• For me, listening to my favorite angry or grrrl-power music at REALLY LOUD VOLUME and belting along sometimes helps. “Not Ready to Make Nice” by the Dixie Chicks is a great one. Also, Kelly Clarkson’s “Stronger.” And “Before He Cheats” by Carrie Underwood.

      Hang in there, TCFKAG! We’re pulling for you.

    • Three words. Thunder Down Under.

    • This is the second time in two days that I am posting this for someone. While it may not fix your day, it will almost certainly make you smile and coo with delight :) http://www.buzzfeed.com/mjs538/13-simple-steps-to-get-you-through-a-rough-day

    • emcsquared :

      The best things I have found are extra sleep and time off from work – even going into work an hour or two late can do wonders for my mood. Unless, of course, I’m grumpy from too much sleep. Then I need exercise. *sigh*

      Could you start a new hobby/obsession? Changing jobs was helpful for me (for many reasons, not just the change of scenery); starting a new yoga class; joining a choir; teaching myself computer coding (I failed, but it was helpful to at least start); setting a bunch of aggressive free-time goals (including cello lessons in the fall – yay!) and then putting together a calendar of how I was going to accomplish them and actually doing it.

    • anonnyugrad :

      Just relish it. I’m having an awful week too. But when I don’t feel guilty/upset at myself for being upset in the first place, I end up getting better more quickly. There’s no pressure to be happy. If there weren’t unhappy times, happy times wouldn’t be enjoyed. I know that’s over-simplifying, but it helps me.

      Also, be grateful you have clean socks. (the little things help, right?)

    • Sometimes life just stinks, through no fault of your own. Try to remember that life is cyclical though, and that even if you do nothing it’s bound to improve eventually. Then also it sounds like you already have quite an arsenal of techniques you know work for you. More of the same! Wear a happy outfit -every- day! Buy a -new- happy outfit! And test some of the commenters’ suggestions just to make sure you aren’t passing up something else that might make you happy. I think the crucial thing here is making the effort to do things that make you happy or you think will work, psycho-placebo so to speak.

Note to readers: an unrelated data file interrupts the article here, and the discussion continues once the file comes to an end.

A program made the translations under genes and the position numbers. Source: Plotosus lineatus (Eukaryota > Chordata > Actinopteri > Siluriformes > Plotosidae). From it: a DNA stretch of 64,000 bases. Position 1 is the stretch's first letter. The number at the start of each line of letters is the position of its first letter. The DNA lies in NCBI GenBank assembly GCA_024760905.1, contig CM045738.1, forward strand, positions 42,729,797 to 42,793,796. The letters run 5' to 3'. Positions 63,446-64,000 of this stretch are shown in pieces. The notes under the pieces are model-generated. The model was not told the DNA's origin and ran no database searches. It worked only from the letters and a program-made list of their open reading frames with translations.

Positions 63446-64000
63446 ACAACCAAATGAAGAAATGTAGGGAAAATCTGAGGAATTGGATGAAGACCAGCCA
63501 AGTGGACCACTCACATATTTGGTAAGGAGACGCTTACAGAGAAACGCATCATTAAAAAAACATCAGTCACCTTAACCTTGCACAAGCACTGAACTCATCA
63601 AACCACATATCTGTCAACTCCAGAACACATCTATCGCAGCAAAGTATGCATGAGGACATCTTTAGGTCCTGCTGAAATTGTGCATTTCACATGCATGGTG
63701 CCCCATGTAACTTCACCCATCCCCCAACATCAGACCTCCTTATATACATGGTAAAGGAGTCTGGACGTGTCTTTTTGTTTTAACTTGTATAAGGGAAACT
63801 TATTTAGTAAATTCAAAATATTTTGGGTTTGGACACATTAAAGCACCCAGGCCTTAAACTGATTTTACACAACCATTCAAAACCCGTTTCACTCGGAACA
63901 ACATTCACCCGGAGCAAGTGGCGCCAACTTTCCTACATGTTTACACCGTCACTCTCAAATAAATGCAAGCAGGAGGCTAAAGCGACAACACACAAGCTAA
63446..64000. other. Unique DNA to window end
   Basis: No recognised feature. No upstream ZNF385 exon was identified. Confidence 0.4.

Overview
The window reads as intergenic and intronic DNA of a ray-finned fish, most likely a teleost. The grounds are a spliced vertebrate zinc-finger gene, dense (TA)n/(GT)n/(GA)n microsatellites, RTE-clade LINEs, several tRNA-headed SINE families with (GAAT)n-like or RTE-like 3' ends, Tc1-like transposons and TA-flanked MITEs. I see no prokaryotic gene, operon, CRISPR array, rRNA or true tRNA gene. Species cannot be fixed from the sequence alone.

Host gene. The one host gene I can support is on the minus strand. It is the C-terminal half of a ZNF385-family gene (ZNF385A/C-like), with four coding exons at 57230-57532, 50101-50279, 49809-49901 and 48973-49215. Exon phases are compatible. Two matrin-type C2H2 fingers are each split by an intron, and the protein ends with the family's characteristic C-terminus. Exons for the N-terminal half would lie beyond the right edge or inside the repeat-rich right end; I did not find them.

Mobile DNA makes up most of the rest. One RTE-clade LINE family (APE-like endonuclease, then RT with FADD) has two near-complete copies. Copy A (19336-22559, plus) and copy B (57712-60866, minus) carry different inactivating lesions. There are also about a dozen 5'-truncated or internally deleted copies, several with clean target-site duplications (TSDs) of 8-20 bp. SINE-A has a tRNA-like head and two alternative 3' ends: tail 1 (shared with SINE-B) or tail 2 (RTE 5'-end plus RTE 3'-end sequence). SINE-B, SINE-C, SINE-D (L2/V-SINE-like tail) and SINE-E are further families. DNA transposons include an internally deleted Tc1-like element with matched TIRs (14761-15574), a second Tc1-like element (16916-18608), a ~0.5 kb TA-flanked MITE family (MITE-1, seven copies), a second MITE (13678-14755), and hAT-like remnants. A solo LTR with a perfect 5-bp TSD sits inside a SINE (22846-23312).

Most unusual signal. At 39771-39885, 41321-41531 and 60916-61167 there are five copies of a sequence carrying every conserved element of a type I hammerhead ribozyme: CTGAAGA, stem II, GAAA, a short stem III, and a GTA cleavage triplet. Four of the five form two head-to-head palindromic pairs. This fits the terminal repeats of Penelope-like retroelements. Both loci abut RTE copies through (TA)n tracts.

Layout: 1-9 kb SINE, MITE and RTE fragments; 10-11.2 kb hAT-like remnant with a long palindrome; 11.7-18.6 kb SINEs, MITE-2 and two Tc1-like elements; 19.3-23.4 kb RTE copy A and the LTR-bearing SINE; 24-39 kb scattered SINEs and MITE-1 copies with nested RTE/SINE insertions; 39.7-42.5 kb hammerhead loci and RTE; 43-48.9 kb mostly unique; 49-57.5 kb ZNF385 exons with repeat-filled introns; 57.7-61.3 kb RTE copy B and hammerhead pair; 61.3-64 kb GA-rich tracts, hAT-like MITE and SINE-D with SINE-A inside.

And hang in there..

  19. Ladies, I need some help wording an email. I applied via email for a job on Monday, and haven’t received a confirmation or anything like that, which I know (think?) is normal. I spoke to one of my references yesterday and found that she had retired last week. I need to send out updated contact information for the reference and figure I can also use it as an opportunity to follow up and confirm receipt of my application — but I have been staring at a blank email screen for 10 minutes now and am somehow unable to formulate this email in a professional-sounding way. Posting said “no calls please” in bold capital letters, so follow up phone call is out. Help?

    • There is probably no need to follow up at this point. You can update your reference information when/if you get to the interview stage. I know it’s hard to wait (I’m waiting on a job offer/rejection myself and it’s paaaaainful) but nudging them at this point probably won’t swing anything in your favor, and most likely, they won’t be calling your references before interviewing you anyway, so it’s not an urgent thing.

  20. I don’t remember who posted the link to the seersucker suit from Lord & Taylor on Friday, but THANK YOU. It arrived yesterday, it fits absolutely perfectly, and it was such a good deal!

    • Ha – I was just about to post this exact message! I got mine yesterday and also love it – so cute! (Although my skirt is a tad tight, but the next size up would have been too big).